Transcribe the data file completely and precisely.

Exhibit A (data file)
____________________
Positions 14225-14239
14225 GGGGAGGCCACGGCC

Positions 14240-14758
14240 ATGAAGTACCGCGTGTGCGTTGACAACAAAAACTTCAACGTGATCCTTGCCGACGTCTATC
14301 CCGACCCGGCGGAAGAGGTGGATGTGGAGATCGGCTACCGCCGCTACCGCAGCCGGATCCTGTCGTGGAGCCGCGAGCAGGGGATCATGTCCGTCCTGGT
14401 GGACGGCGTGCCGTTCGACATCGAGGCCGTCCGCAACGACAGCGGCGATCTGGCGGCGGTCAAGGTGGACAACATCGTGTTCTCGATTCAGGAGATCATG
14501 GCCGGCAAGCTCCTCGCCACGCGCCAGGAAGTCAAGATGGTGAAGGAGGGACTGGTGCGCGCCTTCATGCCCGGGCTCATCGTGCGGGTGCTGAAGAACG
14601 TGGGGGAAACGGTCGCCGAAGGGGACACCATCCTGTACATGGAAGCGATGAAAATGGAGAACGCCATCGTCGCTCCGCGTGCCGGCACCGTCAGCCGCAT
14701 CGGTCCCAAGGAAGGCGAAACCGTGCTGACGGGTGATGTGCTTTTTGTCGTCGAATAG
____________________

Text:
Positions 14225-14239
14225 GGGGAGGCCACGGCC

Positions 14240-14758
14240 ATGAAGTACCGCGTGTGCGTTGACAACAAAAACTTCAACGTGATCCTTGCCGACGTCTATC
14301 CCGACCCGGCGGAAGAGGTGGATGTGGAGATCGGCTACCGCCGCTACCGCAGCCGGATCCTGTCGTGGAGCCGCGAGCAGGGGATCATGTCCGTCCTGGT
14401 GGACGGCGTGCCGTTCGACATCGAGGCCGTCCGCAACGACAGCGGCGATCTGGCGGCGGTCAAGGTGGACAACATCGTGTTCTCGATTCAGGAGATCATG
14501 GCCGGCAAGCTCCTCGCCACGCGCCAGGAAGTCAAGATGGTGAAGGAGGGACTGGTGCGCGCCTTCATGCCCGGGCTCATCGTGCGGGTGCTGAAGAACG
14601 TGGGGGAAACGGTCGCCGAAGGGGACACCATCCTGTACATGGAAGCGATGAAAATGGAGAACGCCATCGTCGCTCCGCGTGCCGGCACCGTCAGCCGCAT
14701 CGGTCCCAAGGAAGGCGAAACCGTGCTGACGGGTGATGTGCTTTTTGTCGTCGAATAG